Jun 24, 2018

“A Goodbye” 6-24-18

I Samuel 20:24-42
June 24, 2018

This will be the last sermon I will preach to you from I Samuel.  When I chose I Samuel as our OT book to preach from for a while, I obviously did not plan well as I have not been able to finish.  We do find ourselves at an ending point though.  This passage marks the end of David’s relationship with the kingdom of Israel as long as Saul would reign.  It also marks a change in the relationship between Jonathan and David.
The last time we looked at I Samuel, in chapter 20, Jonathon the son of Saul and Michal, the daughter of Saul and wife of David were acting as mediators trying to keep David and Saul on friendly terms and trying most of all to keep Saul from killing David.  Their efforts had allowed him to escape to Ramah, where he was protected by Samuel and the Holy Spirit. 
Now Saul has returned to his residence, and he seems to expect David back at the royal residence for a feast as part of his leadership of the army.  David is afraid to go, because he thinks that Saul will try to kill him again.
Jonathon thinks that if Saul still wanted to kill David, he would have told Jonathon.  So they worked out a plan.  David will intentionally miss the first two days of the feast and when Saul asks where David is, Jonathon will tell him that David asked Jonathon to excuse him so he could have a sacrificial meal with his brothers.  If Saul is OK with that, then David will return, but if Saul is angry about David’s absence, then they will take that as a sign that Saul still wants to kill David, and they prearranged a signal if that is the case.
Jonathon is to go to a field where David his hiding.  Jonathon will go there under the pretense of Archery practice.  He will have a boy with him to fetch the arrows.  If he shoots the arrows between himself and the boy, David will know that Saul does not want to kill him, and will come out of hiding. But if Jonathon shoots the arrows beyond the boy, it will be a sign that Saul does want to kill David and David should stay in hiding.  This signaling was being done in case Saul was having Jonathon watched.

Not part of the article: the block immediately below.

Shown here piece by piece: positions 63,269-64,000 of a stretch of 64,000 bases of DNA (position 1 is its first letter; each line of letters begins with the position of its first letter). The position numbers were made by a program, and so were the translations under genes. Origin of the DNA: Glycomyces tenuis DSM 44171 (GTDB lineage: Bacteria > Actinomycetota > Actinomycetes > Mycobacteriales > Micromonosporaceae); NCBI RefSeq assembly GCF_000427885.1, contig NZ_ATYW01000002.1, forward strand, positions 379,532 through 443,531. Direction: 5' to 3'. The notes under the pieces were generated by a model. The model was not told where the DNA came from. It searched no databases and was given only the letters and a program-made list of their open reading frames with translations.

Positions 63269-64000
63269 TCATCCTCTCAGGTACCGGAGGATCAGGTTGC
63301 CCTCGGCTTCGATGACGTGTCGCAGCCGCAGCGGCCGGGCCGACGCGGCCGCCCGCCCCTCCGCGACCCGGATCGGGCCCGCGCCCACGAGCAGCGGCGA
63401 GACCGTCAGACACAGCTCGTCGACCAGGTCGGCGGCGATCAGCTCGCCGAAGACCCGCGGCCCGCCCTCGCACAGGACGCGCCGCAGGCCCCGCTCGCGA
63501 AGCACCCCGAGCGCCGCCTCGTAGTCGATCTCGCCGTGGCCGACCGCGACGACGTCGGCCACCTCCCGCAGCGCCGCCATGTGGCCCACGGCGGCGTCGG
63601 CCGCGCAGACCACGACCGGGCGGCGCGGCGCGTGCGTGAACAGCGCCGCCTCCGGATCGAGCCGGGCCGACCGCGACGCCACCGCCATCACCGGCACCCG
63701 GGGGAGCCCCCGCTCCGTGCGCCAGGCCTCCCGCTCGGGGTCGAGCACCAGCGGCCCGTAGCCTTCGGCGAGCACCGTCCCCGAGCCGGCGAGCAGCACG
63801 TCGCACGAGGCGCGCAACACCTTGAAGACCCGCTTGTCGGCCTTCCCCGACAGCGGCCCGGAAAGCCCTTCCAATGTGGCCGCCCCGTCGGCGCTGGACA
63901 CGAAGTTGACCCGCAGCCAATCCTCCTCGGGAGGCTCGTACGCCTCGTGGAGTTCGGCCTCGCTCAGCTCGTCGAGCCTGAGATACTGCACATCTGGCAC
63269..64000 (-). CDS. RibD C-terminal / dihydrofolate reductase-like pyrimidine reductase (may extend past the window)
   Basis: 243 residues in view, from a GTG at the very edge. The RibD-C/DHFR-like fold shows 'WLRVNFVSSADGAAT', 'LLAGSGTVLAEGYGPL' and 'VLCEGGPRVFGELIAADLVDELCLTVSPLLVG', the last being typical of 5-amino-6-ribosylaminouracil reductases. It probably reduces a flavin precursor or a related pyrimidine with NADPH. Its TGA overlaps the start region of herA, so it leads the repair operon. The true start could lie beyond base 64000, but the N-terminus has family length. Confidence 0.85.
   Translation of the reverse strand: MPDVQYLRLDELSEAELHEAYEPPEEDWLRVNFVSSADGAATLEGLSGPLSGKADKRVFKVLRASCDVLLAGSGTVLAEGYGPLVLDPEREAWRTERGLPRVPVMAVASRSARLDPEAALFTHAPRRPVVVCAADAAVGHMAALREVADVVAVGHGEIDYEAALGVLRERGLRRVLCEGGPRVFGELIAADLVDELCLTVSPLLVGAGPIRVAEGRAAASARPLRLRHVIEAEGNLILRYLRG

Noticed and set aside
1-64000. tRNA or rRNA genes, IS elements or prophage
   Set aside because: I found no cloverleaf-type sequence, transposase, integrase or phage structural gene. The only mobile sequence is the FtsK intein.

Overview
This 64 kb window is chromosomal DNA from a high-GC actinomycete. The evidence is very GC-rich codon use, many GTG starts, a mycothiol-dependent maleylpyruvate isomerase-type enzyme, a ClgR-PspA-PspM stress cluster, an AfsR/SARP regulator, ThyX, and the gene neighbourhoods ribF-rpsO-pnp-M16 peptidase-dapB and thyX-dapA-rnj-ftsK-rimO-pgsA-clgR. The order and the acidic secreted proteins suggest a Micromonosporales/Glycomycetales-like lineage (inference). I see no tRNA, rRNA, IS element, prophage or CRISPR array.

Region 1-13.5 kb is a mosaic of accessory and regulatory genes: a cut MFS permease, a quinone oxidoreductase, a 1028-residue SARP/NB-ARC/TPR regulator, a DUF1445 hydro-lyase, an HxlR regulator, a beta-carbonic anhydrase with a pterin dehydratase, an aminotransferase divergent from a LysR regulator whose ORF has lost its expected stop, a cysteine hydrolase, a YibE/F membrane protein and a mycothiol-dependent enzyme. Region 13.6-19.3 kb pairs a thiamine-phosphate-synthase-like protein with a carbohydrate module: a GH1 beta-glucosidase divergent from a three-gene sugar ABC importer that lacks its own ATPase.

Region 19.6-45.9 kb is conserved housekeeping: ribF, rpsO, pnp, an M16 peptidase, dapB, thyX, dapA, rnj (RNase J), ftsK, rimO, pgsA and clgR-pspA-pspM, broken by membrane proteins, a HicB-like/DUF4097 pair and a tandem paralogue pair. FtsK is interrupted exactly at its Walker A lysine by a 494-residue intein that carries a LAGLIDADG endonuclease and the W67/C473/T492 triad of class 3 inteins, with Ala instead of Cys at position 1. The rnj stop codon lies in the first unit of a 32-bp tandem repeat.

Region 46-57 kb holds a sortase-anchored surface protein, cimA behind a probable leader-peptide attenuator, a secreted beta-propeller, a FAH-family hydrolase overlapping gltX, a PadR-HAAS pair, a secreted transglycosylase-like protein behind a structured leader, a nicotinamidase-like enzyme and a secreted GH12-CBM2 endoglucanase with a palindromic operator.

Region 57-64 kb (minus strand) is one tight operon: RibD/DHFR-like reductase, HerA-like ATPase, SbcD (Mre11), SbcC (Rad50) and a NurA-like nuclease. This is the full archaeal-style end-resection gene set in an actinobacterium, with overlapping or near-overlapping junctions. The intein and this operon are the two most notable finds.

So, Jonathon went to the feast with Saul to see what his reaction would be to David’s absence.  It did not go well.  On the second day of the feast, Saul asked Jonathon where David was.  Jonathon explained that David had a family obligation and Saul kind of went crazy.  He ranted against Jonathon’s supposed betrayal and blamed his mother for bearing him such a son, and blamed him for being an embarrassment to his mom.
Jonathon was so angry and hurt that he did not eat that day. 
Then he went out to the field to warn David.  He carried out the plan they had by shooting the arrows beyond the boy.  But he seemed certain that he was not being observed, so after the boy retrieved the arrows and left, Jonathan and David had a meeting to say their goodbyes.  David would be hiding from Saul for the rest of Jonathon’s life.
So David came out of hiding and bowed down before Jonathan 3 times as a sign of respect for the son of the king and as a sign of love for his best friend. 
And they said their goodbyes.  Jonathon had to return to his position at his father’s side in the kingdom and in battles.  And David had to flee for his life.
So they spent a few moments together to wish each other well and they took a vow before the Lord. 
Jonathon sent David off in peace.  His father wanted to kill David, but Jonathan wanted nothing but peace for David.  And they promised before God that whatever differences the future might bring before them, that they would always have God in common.  They had a common faith, and a command from God to always be at peace with each other and strive to preserve each other’s peace and the peace of their descendants to each other.  As long as God ruled the earth, David’s family and Jonathon’s family would always be at peace.  And then David took off, because Johnathon’s father, the king, wanted to kill David.